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1 July 1992 In-situ and ex-situ ellipsometric characterization for semiconductor technology (Invited Paper)
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The ellipsometric technique has been around since the end of the last century. However, until the introduction of computers in the 1960s mainly nulling techniques were used. These were accurate, but extremely slow, and data analysis capabilities were limited. The use of personal computers permits rapid data acquisition and analysis. Thus the emphasis is now on ellipsometry for materials research and analysis. Ellipsometry is a unique tool in that it is totally non-destructive and can be performed in any ambient, including air, vacuum, high pressure, or liquid. In ellipsometry a polarized, collimated beam of monochromatic light is reflected at a preselected angle of incidence from the surface of a material, and the polarization state of the reflected beam is determined.1'2 For each wavelength and angle of incidence, one pair of numbers is obtained. These can be used to determine at most two materials parameters; such as the real and imaginary parts of the complex dielectric functions. Frequently, however, two or more variables are correlated and cannot be uniquely determined. This is an important caveat for ellipsometry: one always obtains numbers from the experiment, but they may not be correct. It is extremely important for the user to understand the basis of regression analysis, and the possibility for correlated variables when using ellipsometry for any new materials system.3 To minimize this possibility, multiple angles of incidence and wavelength are used to maximize sensitivity and uniquely determine parameter values. In general, ellipsometry determines the real and imaginary part of the optical dielectric function or equivalently the index of refraction and extinction coefficient. For filmed materials systems, one can potentially determine film thickness (with monolayer sensitivity), void fraction (density), alloy fraction, interfacial and/or surface roughness, and other microstructural properties.4 To do these sophisticated levels of microstructural materials analysis requires spectroscopic and variable angle measurements, in order to minimize correlation, increase sensitivity, and maximize total information obtained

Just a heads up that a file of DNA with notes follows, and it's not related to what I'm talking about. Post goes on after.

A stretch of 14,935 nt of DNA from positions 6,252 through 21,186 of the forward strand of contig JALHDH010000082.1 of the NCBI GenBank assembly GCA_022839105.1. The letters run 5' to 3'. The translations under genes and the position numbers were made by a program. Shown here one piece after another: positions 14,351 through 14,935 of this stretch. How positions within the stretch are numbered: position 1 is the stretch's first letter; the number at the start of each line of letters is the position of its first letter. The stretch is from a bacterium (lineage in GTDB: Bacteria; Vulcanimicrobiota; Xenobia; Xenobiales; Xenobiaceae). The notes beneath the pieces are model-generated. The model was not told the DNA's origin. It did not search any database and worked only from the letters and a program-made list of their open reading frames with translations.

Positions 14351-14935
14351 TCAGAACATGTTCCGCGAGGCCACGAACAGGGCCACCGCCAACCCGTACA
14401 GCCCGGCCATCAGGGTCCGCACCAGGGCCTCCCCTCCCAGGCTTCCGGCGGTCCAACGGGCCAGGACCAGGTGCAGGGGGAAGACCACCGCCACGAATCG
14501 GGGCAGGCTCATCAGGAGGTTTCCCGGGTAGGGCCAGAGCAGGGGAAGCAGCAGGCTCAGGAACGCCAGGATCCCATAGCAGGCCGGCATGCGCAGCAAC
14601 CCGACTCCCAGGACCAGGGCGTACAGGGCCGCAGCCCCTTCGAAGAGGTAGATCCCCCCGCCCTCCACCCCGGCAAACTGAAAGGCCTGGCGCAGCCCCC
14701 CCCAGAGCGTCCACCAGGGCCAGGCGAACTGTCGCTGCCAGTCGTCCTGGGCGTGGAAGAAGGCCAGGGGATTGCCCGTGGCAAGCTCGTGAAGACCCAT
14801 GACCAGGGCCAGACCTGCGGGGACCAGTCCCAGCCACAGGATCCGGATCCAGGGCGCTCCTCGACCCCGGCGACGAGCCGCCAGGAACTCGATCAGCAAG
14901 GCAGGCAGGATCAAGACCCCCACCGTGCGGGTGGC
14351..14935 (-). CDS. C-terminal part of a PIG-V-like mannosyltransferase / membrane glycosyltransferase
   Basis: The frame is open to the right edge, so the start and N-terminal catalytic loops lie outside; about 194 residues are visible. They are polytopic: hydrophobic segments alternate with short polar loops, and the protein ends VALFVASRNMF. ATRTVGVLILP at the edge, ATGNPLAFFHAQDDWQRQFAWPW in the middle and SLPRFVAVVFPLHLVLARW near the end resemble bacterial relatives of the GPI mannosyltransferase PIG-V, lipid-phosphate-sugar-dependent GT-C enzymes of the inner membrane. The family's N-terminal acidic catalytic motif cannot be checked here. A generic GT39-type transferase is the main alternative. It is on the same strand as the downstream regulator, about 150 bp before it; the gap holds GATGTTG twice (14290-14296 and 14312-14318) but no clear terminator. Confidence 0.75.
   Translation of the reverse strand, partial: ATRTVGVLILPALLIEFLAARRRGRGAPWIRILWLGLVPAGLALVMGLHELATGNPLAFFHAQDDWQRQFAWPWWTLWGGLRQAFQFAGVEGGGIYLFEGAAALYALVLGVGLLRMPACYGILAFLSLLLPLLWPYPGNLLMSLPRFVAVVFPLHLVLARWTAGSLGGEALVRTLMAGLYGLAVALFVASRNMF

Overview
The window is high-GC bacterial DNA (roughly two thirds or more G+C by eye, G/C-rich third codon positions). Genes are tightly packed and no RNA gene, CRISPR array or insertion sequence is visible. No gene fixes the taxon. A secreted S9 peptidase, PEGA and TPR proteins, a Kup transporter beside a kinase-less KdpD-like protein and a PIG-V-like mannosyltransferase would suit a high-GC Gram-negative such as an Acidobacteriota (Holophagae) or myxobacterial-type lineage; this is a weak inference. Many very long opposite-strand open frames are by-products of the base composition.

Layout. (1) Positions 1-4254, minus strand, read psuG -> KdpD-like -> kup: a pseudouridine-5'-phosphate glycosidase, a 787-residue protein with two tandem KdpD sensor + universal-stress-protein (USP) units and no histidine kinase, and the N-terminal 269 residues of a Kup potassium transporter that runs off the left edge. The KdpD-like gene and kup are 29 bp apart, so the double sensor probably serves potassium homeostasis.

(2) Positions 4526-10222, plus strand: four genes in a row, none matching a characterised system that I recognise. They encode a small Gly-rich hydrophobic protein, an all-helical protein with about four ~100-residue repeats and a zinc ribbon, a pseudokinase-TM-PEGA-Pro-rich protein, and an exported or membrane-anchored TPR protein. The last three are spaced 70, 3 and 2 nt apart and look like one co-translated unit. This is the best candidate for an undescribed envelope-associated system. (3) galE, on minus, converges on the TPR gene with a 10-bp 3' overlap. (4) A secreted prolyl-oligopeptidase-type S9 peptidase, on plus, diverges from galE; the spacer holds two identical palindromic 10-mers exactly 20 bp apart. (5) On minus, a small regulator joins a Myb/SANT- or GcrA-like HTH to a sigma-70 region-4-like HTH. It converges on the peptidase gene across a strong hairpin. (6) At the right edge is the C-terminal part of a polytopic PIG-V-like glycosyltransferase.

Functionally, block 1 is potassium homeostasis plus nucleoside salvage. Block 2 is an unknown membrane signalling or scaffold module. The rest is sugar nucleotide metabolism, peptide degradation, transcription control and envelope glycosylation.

© (1992) COPYRIGHT Society of Photo-Optical Instrumentation Engineers (SPIE). Downloading of the abstract is permitted for personal use only.
John A. Woollam, Paul G. Snyder, H. Walter Yao, and Blaine D. Johs "In-situ and ex-situ ellipsometric characterization for semiconductor technology (Invited Paper)", Proc. SPIE 1678, Spectroscopic Characterization Techniques for Semiconductor Technology IV, (1 July 1992);

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